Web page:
There is a building in Hebron that holds both a mosque and a synagogue. It is also the one place our guide was not allowed to enter by law. So he sent us ahead while he stayed behind. We hadn’t even gotten up the steps and we already felt lost. Suddenly, Khalil’s absence, which at first had seemed to be an inconvenience, was now a terrifying situation. We were walking into this building blind.
Very often, as Christians, it feels like we are off on a blind journey. Christ lived, died, and lived again 2000 years ago. We don’t know what he looked like. We have an idea of what he said. It’s been so long since anyone saw Jesus in the flesh.
And yet, we make extraordinary claims about a man we’ve never met. We claim that his life and death and return to life were not just events that occurred in a specific time and in a specific place for a specific group of people. We boldly claim that it was all for us, as well.
We boldly claim that, far from being removed to some remote historical circumstance, Jesus Christ is here and present with us today, right now, in this place, with this group of people. We go so far as to say that, in the bread and wine on the table, Jesus is physically, truly, and completely present, literally in our midst.
How can we possibly make such claims? How can we possibly know? How can we be sure that what we claim and what we profess to be true actually is, indeed, true?
And the answer to that question, brothers and sisters, is that we can’t.
I mean, think about it. We are just like Evan Taylor, who has never once seen or heard from his parents. Like the disciples, we are expected to know not only where we are going, but how to get there.
We don’t even have the advantage the disciples had, to be able to see and hear and touch Jesus face to face. They got to literally follow in Jesus’s footsteps, stepping in the imprints of his feet in the sand. And even they could not understand where Jesus was going.
Or, at least, they think they didn’t. In a rare departure from how the Gospel writers usually portray the disciples, here, Jesus expresses an unusual confidence in his disciples and their future.
“Lord, we don’t know where you are going, so how can we know the way?”
“You know the way to the place where I am going.” You know. You don’t think you know, but you do.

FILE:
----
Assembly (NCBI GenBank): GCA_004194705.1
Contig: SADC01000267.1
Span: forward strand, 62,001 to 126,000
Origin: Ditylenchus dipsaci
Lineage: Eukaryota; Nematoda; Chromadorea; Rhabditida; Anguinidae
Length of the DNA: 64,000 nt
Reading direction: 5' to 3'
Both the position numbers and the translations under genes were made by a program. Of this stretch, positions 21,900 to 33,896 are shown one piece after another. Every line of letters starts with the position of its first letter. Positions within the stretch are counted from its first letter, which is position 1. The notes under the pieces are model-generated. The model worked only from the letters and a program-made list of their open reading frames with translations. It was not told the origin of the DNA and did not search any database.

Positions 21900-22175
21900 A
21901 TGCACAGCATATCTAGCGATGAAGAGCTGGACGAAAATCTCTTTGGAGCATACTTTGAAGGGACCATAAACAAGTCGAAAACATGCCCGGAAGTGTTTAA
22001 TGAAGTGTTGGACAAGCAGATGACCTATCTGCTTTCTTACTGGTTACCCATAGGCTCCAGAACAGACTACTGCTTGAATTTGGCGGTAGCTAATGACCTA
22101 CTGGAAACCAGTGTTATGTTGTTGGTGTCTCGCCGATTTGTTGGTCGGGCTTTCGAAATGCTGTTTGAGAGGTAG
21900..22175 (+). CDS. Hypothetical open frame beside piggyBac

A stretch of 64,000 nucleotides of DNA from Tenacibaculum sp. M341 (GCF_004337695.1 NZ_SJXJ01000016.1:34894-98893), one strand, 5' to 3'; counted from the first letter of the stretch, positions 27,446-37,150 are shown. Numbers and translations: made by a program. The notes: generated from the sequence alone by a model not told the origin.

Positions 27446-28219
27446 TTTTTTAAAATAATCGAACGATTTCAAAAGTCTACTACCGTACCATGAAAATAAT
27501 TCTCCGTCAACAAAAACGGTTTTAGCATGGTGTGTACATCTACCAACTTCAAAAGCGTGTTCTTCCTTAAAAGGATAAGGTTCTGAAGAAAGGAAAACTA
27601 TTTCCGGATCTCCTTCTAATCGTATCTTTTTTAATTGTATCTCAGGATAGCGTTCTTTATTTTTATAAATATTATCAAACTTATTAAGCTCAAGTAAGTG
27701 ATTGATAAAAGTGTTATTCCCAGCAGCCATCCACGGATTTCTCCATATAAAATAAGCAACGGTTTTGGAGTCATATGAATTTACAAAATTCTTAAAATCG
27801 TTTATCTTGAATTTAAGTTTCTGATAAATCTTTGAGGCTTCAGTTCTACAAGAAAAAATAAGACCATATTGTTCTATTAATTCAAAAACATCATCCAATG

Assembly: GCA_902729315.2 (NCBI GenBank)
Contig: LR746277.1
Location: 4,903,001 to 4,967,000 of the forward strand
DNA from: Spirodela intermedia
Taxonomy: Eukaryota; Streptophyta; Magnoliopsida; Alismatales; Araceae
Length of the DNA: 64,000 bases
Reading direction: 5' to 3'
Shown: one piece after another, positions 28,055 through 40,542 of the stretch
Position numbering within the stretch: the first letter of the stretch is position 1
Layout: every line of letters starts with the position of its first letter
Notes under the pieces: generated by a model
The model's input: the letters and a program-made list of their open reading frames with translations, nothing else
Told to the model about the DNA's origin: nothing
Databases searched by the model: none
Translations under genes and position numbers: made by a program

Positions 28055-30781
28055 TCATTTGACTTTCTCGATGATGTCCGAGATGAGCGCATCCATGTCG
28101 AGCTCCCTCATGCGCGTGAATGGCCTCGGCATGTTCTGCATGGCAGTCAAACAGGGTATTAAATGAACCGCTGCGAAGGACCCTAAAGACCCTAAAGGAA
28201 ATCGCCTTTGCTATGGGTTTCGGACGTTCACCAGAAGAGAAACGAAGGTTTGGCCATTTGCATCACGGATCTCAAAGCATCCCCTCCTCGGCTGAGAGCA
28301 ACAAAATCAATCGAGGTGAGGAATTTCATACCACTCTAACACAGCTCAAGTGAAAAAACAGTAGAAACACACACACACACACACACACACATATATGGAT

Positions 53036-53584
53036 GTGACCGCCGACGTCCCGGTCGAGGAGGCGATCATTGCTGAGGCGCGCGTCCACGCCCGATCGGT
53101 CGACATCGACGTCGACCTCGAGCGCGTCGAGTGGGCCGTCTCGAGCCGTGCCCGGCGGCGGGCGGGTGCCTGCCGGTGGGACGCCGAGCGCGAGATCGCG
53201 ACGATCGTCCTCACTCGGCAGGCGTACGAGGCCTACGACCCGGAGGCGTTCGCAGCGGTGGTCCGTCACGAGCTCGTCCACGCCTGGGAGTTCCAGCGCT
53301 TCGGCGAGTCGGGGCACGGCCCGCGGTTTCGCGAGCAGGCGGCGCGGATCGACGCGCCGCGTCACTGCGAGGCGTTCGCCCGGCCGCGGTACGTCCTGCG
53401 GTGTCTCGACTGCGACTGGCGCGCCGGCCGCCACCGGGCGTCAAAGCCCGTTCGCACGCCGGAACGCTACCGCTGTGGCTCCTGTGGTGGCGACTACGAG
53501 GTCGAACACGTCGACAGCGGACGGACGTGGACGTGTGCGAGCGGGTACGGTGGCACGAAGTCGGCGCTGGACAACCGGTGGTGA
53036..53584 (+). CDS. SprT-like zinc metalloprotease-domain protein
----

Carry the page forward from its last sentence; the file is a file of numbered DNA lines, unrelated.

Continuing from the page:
The disciples are thinking in terms of place, and the road they would have to walk to get there. But Jesus reveals to them what they’ve known all along. The know the way, because Jesus himself is the way.
What does Jesus mean when he tells them that he is the way, the truth and the life? Unfortunately, we’ve tended to add to Jesus’s words.
My words and teachings are the way and the truth and the life.
Living by the 10 commandments is the way and the truth and the life.
Belonging to the right denomination is the way and the truth and the life.
We’ve turned the way the truth and the life into a barrier that prevents entry, rather than the very thing that allows entry.
Because when Jesus says “I am the way and the truth and the life,” he means that HE is the way the truth and the life.
Jesus Christ is God incarnate, come to earth in the most intimate way possible, wrapped in bone and muscle and skin, walking through the dirt and the dust and the grass, breathing the air, bathing in the water.
Jesus said, “I am the way and the truth and the life,” and he is right—Jesus is the way God got to us.
Suddenly, it makes more sense. What made Jesus different than just speaking through the prophets like God used to do is the intimacy, the personal nature of the incarnation. For the first time in the history of creation, God could and did touch creation in a way only creation can. God could and did form relationships with human beings.
All of this is well and good, though, for those who actually lived and could touch Jesus. What about us?
One of the great things about the movie August Rush is that Evan doesn’t need to have met or seen his parents to believe that they are out there, that they are looking for him, and that, eventually, he will find them. He never gives up hope, even when he finds himself in unpleasant circumstances and situations. He follows the music, and trusts that it will draw him to the ones he loves.
All of the Christian life is a journey. In that journey, we are drawn to Christ and God with nothing but our hope that we will finally meet God face to face. We are drawn by the Holy Spirit working through the promises of Christ passed down generation after generation: “You know the way to the place where I am going.” “I will be with you always, to the end of the age.” “This is my body; this is my blood.”
Like the disciples, we may not think we know the way. But, like the disciples, God’s mighty deeds and loving acts through Jesus Christ gives us the courage to continue on the way, unable to clearly see the finish, but trusting that God is waiting there for us. Our faith, our trust in those promises, sustains us. No, not even that: God, who gave us our faith, who made those promises, sustains us. And with that knowledge and that assurance, we have nothing left to fear.
Featured Image: “A new and accurat map of the world” by the Norman B. Leventhal Map Center at the Boston Public Library is licensed under CC BY 2.0.